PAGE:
Michael Kent's insight:

In a great article Irwin (who I used to sometimes share an office with at NewsCorp) outlines how the immigration debate a swathe through the usual political lines.

In the run-up to a UK general election I hope more people will come out in favour of immigration from all sides of the political spectrum rather than dancing to Nigel's naive tune.

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Low oil prices affecting remittances from Middle East | Business, News, The Philippine Star | philstar.com

Low oil prices affecting remittances from Middle East | Business, News, The Philippine Star | philstar.com | Remittances, Payments and Immigration | Scoop.it
The continued decline in the prices of oil in the world market has started to make a dent on the amount of money sent home by Filipinos working and living in the Middle East.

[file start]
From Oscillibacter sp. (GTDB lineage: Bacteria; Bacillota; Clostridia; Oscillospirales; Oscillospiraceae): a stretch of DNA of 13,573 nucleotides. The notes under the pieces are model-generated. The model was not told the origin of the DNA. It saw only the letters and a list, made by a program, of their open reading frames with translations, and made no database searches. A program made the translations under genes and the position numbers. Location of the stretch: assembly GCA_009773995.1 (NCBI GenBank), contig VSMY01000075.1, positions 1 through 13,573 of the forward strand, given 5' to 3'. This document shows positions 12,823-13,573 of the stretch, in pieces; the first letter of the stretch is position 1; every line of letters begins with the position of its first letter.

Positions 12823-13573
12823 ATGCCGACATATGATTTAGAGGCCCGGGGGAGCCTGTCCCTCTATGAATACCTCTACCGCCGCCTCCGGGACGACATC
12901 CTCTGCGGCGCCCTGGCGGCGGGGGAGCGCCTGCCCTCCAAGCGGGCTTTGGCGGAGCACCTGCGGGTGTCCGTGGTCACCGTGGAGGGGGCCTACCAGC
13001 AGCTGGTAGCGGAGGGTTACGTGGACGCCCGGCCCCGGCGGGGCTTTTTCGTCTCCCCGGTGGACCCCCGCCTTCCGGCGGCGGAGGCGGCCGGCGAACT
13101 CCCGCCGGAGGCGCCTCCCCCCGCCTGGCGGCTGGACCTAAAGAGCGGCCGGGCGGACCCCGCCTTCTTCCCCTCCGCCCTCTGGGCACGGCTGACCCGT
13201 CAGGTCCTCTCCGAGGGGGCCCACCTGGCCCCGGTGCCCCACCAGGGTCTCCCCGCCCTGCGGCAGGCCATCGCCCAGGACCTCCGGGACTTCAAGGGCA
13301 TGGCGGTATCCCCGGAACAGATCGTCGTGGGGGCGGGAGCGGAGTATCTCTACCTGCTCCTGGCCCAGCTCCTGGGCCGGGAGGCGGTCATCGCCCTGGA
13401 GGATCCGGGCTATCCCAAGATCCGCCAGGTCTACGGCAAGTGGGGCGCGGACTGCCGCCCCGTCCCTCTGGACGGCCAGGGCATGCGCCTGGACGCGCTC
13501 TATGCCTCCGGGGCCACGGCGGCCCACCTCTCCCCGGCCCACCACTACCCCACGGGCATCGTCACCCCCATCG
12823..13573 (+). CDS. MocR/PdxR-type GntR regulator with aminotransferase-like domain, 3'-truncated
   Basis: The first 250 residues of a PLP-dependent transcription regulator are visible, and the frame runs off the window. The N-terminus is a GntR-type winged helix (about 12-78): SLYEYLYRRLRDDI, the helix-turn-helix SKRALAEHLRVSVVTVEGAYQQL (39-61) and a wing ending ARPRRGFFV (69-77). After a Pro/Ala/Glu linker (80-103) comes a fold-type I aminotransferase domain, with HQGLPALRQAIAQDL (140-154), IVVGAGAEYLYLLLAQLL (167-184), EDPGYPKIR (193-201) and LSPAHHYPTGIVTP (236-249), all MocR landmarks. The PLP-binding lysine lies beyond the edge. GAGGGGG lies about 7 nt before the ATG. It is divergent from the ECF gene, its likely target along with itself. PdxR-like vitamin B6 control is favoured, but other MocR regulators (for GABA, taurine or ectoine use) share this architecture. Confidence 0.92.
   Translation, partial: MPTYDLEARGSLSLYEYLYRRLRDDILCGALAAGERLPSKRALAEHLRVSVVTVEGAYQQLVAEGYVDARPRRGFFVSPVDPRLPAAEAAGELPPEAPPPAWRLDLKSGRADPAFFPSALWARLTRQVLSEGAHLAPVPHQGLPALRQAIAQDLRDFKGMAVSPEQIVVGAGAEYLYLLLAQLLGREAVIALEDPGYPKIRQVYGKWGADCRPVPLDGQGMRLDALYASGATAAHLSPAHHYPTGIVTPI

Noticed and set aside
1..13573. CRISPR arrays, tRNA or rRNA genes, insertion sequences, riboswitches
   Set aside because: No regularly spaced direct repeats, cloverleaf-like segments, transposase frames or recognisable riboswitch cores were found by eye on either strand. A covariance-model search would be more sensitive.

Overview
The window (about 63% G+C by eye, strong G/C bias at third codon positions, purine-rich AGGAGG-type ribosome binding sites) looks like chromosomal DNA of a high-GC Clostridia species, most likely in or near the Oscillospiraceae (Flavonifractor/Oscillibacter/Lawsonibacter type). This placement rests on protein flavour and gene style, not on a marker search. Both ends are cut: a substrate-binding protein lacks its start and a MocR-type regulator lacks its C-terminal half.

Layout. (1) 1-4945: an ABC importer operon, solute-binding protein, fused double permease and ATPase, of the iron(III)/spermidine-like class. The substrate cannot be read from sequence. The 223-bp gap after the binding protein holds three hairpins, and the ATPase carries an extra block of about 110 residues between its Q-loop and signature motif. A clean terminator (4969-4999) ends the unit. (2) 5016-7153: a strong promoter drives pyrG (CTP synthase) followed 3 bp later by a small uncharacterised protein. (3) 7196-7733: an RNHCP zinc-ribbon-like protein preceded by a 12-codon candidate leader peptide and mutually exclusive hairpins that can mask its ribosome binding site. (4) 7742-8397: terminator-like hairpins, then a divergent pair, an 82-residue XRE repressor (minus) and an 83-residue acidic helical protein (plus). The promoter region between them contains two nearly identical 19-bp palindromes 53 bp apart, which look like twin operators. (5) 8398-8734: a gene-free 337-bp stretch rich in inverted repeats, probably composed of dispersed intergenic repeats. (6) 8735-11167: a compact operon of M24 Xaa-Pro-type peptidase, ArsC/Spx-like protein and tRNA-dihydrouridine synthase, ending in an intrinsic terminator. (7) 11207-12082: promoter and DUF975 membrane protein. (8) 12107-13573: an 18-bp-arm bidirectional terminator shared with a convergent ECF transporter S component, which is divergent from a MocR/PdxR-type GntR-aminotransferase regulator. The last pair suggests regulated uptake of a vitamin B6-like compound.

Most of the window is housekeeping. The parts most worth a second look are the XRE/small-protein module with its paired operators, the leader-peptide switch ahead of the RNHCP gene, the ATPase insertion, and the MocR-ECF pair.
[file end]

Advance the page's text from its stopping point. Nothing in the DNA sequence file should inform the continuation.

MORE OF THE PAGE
Michael Kent's insight:

20% of remittances to the Philippines come from the Middle East and this articles details how they are being squeezed by the oil price slump

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Western Union Branches Close As Regulatory Pressures Force Bank’s Hand

Western Union Branches Close As Regulatory Pressures Force Bank’s Hand | Remittances, Payments and Immigration | Scoop.it
Western Union’s remittance services in the Bahamas, the Cayman Islands and Turks and Caicos have been shut down due to “excessive” regulatory pressure and compliance costs hurting its partner bank.Fidelity Group, which operates the money remitters branches, closed the outlets on July 18as part of a "de-risking" strategy.It said money remitting had become “too risky”, as the increasing threat of sanctions for anti-money laundering (AML) violations squeeze profits and generate extreme risk.Western Union, a global leader in payments, sa
Michael Kent's insight:

A reminder that its not just the smaller remittance players that lose their banking relationships due to 'de-risking'. WU turn to have taken a hit here.

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Migration: are remittances the real issue?

Migration: are remittances the real issue? | Remittances, Payments and Immigration | Scoop.it
While remittances are an important tool for development, the international community must remember that if recognized as a tool alongside official development aid, there come many strings attached.